3 Times in 3 years Southwest Airlines Has Gaping Hole in Fuselage: 3 Strikes and You're Out!
02 Apr, 2011, 05:24 ET
FAA's Self-Evaluation Program Like "Fox Guarding the Hen House"
NAPA, Calif., April 2, 2011 /PRNewswire-USNewswire/ -- Yesterday, on the heels of the FAA secretly mandating removal of oxygen generators from airline lavatories, both American Airlines flight 547 and Southwest Airlines flight 812 decompressed. On BOTH flights, the oxygen masks deployed and people passed out due to an apparent lack of oxygen. The FAA justified that risk by saying that decompressions rarely happen.
"The FAA has long asserted that the airlines can self-regulate in the area of safety inspections, but clearly the airlines cannot be trusted. It's the fox guarding the hen house and it's got to stop," Kate Hanni said. "The airlines are motivated only by their bottom line, cost cutting, and razor thin margins; that doesn't leave a lot of room for 'in cabin safety' issues or tap testing the fuselage for cracks. The FAA must step in and impose fines that are meaningful and inspections that actually work to determine life or death safety issues both inside and outside the aircraft."
FlyersRights.org believes the FAA should immediately take steps to:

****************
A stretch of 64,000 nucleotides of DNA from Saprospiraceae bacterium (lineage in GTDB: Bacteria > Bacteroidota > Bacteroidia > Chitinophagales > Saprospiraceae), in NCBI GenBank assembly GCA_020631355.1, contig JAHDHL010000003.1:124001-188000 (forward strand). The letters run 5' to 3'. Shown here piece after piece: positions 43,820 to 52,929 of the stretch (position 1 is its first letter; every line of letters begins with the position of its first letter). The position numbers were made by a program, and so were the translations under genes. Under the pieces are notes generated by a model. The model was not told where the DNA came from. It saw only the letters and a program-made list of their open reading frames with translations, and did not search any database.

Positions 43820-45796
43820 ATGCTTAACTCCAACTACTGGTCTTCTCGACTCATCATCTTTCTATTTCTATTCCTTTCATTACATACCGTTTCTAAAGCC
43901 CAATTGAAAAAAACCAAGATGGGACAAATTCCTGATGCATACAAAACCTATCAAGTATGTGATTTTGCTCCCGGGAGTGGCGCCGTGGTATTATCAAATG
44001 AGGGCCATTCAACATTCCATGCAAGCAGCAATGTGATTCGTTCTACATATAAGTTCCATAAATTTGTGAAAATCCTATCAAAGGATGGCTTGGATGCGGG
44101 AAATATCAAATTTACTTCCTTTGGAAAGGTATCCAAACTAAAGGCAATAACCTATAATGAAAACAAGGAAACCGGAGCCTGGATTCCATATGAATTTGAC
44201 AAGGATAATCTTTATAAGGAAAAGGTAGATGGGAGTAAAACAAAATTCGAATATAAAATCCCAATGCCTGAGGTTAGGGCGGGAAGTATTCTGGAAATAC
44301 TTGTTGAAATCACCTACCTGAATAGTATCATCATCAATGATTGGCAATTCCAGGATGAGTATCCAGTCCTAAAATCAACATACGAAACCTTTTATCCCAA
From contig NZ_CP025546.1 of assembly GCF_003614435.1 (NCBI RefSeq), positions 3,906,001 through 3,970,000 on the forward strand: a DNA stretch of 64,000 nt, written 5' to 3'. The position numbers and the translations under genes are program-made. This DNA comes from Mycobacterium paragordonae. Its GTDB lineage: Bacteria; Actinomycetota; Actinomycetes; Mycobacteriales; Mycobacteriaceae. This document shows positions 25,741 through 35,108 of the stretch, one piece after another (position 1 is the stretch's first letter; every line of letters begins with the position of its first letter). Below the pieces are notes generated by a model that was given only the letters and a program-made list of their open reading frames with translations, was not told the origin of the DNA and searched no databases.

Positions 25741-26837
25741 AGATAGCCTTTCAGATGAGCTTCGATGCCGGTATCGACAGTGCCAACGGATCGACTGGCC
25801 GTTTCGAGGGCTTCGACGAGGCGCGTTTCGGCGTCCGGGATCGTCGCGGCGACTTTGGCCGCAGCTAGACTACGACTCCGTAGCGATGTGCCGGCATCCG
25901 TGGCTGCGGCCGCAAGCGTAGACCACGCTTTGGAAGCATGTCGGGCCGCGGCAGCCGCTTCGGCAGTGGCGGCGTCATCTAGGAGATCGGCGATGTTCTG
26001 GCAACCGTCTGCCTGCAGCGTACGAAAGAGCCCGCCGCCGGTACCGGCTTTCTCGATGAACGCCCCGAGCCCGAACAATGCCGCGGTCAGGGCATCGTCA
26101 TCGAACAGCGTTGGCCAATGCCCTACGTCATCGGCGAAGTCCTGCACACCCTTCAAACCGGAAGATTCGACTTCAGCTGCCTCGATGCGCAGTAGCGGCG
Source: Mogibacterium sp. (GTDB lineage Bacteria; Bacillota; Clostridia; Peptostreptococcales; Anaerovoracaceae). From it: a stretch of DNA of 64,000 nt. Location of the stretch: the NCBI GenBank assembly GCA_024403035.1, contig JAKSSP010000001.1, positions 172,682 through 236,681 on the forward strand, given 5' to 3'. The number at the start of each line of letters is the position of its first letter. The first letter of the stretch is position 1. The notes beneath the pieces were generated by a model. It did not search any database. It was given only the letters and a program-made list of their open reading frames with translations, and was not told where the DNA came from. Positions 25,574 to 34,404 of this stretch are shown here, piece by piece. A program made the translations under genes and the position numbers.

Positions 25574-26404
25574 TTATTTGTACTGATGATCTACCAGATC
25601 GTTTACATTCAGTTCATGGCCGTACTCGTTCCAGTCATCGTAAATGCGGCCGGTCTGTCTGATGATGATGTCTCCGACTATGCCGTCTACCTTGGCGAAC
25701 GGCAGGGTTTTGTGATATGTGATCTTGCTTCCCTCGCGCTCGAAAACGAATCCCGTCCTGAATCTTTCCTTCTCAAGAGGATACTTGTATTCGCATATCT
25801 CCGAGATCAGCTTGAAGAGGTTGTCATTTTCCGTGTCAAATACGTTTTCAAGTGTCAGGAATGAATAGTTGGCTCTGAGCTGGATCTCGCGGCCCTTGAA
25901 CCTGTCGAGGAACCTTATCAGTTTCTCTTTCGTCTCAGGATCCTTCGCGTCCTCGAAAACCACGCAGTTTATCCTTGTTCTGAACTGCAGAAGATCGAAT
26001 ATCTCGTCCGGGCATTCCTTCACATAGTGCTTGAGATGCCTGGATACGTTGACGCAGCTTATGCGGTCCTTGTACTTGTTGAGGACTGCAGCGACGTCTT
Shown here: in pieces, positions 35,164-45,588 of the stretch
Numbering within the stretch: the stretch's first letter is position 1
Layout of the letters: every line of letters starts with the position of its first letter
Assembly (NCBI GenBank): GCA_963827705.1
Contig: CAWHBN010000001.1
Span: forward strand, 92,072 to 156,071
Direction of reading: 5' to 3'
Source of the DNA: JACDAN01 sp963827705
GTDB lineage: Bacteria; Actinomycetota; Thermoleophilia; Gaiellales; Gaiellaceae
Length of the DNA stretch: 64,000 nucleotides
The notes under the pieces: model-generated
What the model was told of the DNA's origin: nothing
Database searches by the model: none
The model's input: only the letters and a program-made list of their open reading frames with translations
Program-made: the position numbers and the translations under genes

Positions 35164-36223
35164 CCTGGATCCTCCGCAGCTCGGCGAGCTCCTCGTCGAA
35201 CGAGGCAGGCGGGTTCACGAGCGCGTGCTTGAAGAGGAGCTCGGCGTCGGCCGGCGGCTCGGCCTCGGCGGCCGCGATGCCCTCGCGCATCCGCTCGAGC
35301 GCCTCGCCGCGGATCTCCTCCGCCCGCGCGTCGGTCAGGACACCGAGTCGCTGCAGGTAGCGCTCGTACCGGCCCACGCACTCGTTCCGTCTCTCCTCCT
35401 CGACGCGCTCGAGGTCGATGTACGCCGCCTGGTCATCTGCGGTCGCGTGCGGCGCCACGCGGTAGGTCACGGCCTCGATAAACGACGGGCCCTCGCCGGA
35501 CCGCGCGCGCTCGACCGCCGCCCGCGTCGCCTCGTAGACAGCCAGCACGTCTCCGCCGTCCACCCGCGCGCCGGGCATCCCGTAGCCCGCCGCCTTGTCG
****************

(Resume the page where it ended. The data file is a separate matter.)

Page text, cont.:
- Inspect fuselages of all Southwest Airlines aircraft, mandating repairs that will prevent gaping holes that cause life threatening mid-air decompression events
- Test oxygen mask deployment systems to ensure they will automatically deploy
- Test oxygen systems to ensure that oxygen is getting to the masks
- Test the walk-around oxygen canisters inside the cabin for emergency use on ill passengers to ensure that they are properly charged
FlyersRights.org believes the FAA should immediately impose mandates:
- Rescinding self-evaluation privileges when an airline has three strikes (three of the same major safety event)
- Impose fines that will be so dissuasive that the airlines will correct immediately any defects they do detect (and don't forgive those fines as is historical for FAA)
"The flying public has the right to expect that every commercial airliner to be safe, every time they fly."
"The FAA has a duty and obligation to ensure that we are safe."
"Who is responsible for our safety?"
FlyersRights.org is the largest non-profit consumer group for airline passengers with 33,000 members.
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